To catalyze excitement for the conference, below is my tentative itinerary for next week.
Thursday: Opening Night!
– Arrive early via Megabus. I plan to meet with some colleagues and friends before registration (@ 4pm)
– The BIG DRAW on opening night is the Plenary. I can’t miss Hartman, Sehat, Shannon, Kramer, and Curtis reflecting on each other’s ideological problems. I’m hoping for some fun mudslinging.
– Afterwards I hope to carry on the conversation at a local watering hole. I won a bet with Ben Alpers (stakes: single beer) on the Royals-Oakland game, and I want him to pay up.
Friday: Day 1
This will be long and eventful. In the past I’ve had vocal chord problems by 9 pm on the conference’s first full day.
– Attend Business Meeting (8 am). Hopefully I’ll have had enough sleep and coffee to not nod off during Schultz’s Treasurer’s report.
– For my first session of the day, I’m leaning towards Panel 1, “Social Science, Social Thought, and the Mission of Post-War Universities.” The papers by Beuttler and Schrum seem interesting, but I don’t know about the one on “health professional education.” Whatever.
– During Session II (11-12:45), I’m 90 percent likely to listen to Hummel, Beaton, Serby, and Lasch-Quinn reconsider “Cold War Intellectuals.” While there I will be able to thank Elisabeth in person for her wonderful blurb on my book. As is the case during every session, I’ll miss other wonderful panels—in this case ones involving fellow bloggers and long-time S-USIH friends.
– Given that my own book covered an important part of the Culture Wars, I’m obligated to participate in Panel 8 during Session III. Thankfully my obligation includes being in the presence of three USIH bloggers (Alpers, Greene, and Burnett) as well as Claire Potter. This could have very easily been a plenary.
– Session IV (4:15-6 pm) again offers an excess of wealth, and Panel 11 is *super tempting* (SUPER enticing), but I’ll likely be at Panel 10. Given my recent interest in critiquing capitalism through my historical work, as well as my long-term interest in building a more just (or less unjust) American society, I think I need to listen to Newman, Averbeck, Seal, and Hartman expound on riches, greed, and neoliberalism.
– I’m totally pumped for Kathryn Lofton’s Friday-night keynote on Bob Dylan and “the search for history.” I feel confident that fellow blogger Rivka Maizlish will be in the crowd, humming something Dylan and history related.
– Find adult beverages at the reception and after. I can’t wait to see what craft brews are being sold in Indy.
Saturday: Day 2
The second full day is always the toughest for me. With that, …
– Maintain tradition of 7 am USIH Bloggers Breakfast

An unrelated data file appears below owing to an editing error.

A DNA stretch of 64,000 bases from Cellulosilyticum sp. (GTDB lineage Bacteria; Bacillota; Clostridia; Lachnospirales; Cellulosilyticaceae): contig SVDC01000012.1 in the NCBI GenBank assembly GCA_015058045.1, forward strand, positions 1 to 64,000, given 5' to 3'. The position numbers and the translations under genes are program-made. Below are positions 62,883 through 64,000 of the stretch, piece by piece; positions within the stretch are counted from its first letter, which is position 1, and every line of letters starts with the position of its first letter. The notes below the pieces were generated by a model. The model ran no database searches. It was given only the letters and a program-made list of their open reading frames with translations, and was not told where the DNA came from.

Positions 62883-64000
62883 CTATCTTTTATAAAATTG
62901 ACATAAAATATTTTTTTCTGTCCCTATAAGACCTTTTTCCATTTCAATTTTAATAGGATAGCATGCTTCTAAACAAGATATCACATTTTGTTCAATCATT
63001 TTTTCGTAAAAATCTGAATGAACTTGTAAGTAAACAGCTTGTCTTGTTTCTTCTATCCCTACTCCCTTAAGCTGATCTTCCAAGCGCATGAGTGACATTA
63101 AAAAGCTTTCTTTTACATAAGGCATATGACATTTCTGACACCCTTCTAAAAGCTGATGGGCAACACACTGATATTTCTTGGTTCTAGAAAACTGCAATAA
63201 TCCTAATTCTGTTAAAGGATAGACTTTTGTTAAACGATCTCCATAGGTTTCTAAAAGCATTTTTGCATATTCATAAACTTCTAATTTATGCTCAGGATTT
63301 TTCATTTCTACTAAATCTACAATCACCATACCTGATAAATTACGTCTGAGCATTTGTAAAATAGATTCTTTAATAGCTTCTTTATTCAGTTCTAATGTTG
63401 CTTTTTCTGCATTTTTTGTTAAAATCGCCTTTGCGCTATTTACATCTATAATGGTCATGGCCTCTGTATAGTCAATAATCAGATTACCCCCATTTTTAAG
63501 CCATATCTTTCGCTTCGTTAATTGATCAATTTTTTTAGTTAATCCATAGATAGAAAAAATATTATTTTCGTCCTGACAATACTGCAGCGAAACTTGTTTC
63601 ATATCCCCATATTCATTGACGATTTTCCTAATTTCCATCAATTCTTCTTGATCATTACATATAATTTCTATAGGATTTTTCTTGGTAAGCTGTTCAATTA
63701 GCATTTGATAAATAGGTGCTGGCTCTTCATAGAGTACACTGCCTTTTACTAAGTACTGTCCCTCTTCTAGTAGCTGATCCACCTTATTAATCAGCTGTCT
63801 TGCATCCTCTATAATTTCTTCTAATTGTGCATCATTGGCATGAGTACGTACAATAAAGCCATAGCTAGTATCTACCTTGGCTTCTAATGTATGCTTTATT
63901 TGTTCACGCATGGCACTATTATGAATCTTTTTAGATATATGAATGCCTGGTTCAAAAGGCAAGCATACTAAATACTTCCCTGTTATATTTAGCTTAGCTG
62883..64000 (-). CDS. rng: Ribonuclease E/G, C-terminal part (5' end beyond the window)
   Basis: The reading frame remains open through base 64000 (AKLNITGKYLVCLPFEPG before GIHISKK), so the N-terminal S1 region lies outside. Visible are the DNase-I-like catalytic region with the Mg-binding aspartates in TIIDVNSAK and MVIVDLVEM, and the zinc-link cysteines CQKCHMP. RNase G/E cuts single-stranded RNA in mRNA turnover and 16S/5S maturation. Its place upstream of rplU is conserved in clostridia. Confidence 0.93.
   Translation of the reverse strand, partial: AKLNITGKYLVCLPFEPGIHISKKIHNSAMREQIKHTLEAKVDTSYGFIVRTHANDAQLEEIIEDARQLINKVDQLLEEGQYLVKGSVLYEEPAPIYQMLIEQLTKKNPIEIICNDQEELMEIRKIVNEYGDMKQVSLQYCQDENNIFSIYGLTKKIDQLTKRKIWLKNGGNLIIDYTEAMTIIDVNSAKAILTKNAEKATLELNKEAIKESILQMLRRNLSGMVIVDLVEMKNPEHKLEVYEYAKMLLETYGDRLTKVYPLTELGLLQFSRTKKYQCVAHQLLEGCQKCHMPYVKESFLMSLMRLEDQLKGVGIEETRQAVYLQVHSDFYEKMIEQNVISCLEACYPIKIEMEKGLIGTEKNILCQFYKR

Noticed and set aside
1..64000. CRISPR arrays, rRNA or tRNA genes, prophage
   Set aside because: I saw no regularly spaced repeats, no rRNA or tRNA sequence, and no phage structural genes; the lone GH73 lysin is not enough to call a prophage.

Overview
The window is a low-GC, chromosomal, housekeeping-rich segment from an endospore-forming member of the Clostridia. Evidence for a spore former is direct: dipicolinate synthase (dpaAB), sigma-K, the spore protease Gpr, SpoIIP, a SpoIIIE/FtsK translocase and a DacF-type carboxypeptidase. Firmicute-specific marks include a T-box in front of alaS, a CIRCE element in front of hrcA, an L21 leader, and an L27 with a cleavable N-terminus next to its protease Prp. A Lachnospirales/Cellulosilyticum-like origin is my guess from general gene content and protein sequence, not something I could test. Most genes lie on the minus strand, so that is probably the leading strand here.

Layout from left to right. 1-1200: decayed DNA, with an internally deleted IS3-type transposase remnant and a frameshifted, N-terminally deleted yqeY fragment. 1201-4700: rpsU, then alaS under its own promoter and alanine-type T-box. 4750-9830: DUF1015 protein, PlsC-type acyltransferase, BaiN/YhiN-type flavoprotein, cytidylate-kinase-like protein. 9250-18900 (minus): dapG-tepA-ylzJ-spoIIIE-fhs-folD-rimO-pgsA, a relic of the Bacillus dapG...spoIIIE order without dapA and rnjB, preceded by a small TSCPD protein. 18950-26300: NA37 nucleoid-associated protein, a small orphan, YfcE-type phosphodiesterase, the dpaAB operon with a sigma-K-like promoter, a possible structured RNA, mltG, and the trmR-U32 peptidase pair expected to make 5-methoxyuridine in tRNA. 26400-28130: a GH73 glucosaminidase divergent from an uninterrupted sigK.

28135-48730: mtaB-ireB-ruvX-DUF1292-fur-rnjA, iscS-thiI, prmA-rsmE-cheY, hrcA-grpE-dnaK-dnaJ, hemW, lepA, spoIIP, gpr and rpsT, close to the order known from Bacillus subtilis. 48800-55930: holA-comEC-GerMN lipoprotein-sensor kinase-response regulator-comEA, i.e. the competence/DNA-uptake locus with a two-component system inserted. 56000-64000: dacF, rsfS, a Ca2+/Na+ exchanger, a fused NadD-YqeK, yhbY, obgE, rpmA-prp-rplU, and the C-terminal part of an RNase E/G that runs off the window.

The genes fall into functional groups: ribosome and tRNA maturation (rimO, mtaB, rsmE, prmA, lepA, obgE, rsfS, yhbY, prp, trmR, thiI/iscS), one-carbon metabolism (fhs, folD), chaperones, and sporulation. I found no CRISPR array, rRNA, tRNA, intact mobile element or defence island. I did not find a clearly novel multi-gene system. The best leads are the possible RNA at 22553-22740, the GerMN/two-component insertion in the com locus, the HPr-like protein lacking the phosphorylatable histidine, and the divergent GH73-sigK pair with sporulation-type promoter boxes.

– Several panels are tempting, but I’ll be attending Panel 14 during Session V (8:30-10:15 am). This one is a roundtable titled “Theological Turn in Intellectual History.” I must be here given my recent work on Mortimer J. Adler’s religious interests (published recently as “Intellectum Quaerens Fides: Mortimer J. Adler’s Journey of Mind and Heart” in the U.S. Catholic Historian)
– During Session VI, it’s a toss up between Panels 19 and 20. I’m leaning toward 20, but I foresee a big crowd in 19.
– One of the toughest calls of conference, for me, is choosing a panel during Session VII (4-5:45). Again, given my recent interests in critiquing capitalism, I feel the draw of Brick-Currarion-Spellman-O’Connor-Horan panel. (Aside: Buy O’Connor’s new book, A Commercial Republic: America’s Enduring Debate over Democratic Capitalism!) But I also need to learn more about Christopher Lasch. My lack of first-hand knowledge about Lasch’s work is becoming an embarrassment to myself.
– Go to the book award reception and plenary in honor of Ajay Mehrotra.
– If I still have a voice, converse with friends after—while consuming adult beverages!
Sunday: Day 3—Powering Through the Morning
– Attend bleary-eyed breakfast with Publications Committee members and volunteers. But seriously, we have a good group so this will be fun.
– Panel 26 is calling me (Session VIII, 8:30 am). As a Loyola Chicago grad student one is heavily dosed with urban history—and for good reason since there are/were high-quality faculty in that area. Anyway, I can’t miss a panel that combines urban and intellectual history.
– In the conference’s last session (IX), I’ll be either in Panel 29 or 30. Paul Murphy is chairing 29, and Mark Edwards #30. You can’t go wrong with either.
That’s it! My other, more social goal for this conference is to take more pictures. For some reason I haven’t been diligent about that at prior events.
…Oh, and I’m free for lunch on Friday and Saturday. – TL
Tags: .USIH Blog, Andrew Hartman, Ben Alpers, Bob Dylan, Christopher Shannon, Claire Potter, conference promotion, David Sehat, Elisabeth Lasch-Quinn, Ethan Schrum, Fred Beuttler, Indianapolis, Kathryn Lofton, Kurt Newman, LD Burnett, Mark Edwards, Michael Kramer, Mike O'Connor, Paul Murphy, Rivka Maizlish, Robert Greene II, S-USIH 2014 Conference, S-USIH conference, USIH 6.0